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  • “One of the lessons of Nassim Taleb’s “The Black Swan” is that the events that
    have caused the greatest changes (and collectively most of the substantive change)
    to our civilization and our way of life were completely unexpected, unpredictable
    “black swan” events. Dave Pollard

    The Black Swan comes flying in, usually under cover of night.
    The Black Swan is what you never thought could happen, did not plan for.
    The Black Swan was completely outside your wildest dreams:

    A lover’s unexplained departure, the collapse of your bank,
    the sudden food shortage, the tornado where tornados never strike,
    the earthquake that topples the bridge you drive over every day,

    These are bad Black Swans. You could not have predicted them, planned
    for them, or had any way of seeing the bad Black Swan flying in.
    But suddenly, your world is turned upside down forever. No going back.

    The sudden arrival of bad Black Swans has been well documented,
    leaving everyone wondering how such things could have happened, and
    why there was simply no way of knowing in advance, no clues.

    What I am wondering, as we are bombarded with scenarios of collapse,
    disaster, and sweeping crises – and these are just the ones we can predict –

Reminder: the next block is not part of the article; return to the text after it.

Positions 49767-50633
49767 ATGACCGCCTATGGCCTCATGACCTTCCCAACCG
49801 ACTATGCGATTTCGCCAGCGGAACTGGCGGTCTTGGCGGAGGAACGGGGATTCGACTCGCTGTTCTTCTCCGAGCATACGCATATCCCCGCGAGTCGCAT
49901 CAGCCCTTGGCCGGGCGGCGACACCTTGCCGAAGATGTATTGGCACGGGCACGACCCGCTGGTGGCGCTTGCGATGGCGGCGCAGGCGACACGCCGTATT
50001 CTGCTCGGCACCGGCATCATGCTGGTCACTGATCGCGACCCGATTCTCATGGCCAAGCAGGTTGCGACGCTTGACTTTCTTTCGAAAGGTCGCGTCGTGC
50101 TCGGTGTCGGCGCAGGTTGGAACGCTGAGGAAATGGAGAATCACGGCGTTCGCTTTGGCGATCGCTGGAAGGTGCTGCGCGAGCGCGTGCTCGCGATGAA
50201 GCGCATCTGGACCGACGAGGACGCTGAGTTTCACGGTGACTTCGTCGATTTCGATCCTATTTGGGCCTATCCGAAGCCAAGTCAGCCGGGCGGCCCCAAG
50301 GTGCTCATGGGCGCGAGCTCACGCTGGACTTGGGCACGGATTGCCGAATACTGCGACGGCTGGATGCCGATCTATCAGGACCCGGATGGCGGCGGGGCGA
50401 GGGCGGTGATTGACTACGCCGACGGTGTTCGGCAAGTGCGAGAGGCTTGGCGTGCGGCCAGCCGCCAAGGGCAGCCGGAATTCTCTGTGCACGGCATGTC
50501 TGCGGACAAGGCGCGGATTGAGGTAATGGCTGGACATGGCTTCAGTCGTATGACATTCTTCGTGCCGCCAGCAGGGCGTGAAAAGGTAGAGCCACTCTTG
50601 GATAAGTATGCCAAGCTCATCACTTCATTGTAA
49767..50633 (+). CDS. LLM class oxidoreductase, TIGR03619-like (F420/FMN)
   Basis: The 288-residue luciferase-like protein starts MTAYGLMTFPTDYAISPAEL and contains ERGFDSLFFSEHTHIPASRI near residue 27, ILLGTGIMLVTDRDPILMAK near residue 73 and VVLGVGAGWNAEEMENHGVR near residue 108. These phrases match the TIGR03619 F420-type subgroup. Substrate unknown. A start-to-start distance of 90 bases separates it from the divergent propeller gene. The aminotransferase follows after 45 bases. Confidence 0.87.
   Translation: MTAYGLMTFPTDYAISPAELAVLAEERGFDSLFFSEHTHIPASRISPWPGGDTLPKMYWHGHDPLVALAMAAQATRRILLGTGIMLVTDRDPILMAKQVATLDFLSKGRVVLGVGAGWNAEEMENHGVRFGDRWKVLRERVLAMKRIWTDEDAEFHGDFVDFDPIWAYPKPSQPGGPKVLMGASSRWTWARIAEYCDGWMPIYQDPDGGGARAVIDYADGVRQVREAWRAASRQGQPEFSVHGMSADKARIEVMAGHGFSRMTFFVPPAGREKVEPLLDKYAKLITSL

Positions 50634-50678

what I am wondering is what about good, positive Black Swan events?

    Even though we may not have any way of knowing what is on its way,
    even as I write this, which can create unimaginable harmony and hope,
    which can switch the world’s perception of itself in a heartbeat,

    Even though we may feel at a loss to try and imagine a cataclysm of good,
    an event which would open up ancient mysteries, or new miraculous realities,
    consider that there are good Black Swans out there, waiting to swoop in.

    And when these positive, transformational Black Swans arrive, there will
    be celebrations, and wonder and awe, and we will see with new eyes,
    hear with new ears, and experience Paradise on Earth once again.

    Listen closely: Listen for the beating of wings. Watch the night skies.
    They may be on their way, even right now, and they may change everything.

    (Photograph by AJN in Silken Ropes, in the 3-D virtual world of Second Life)
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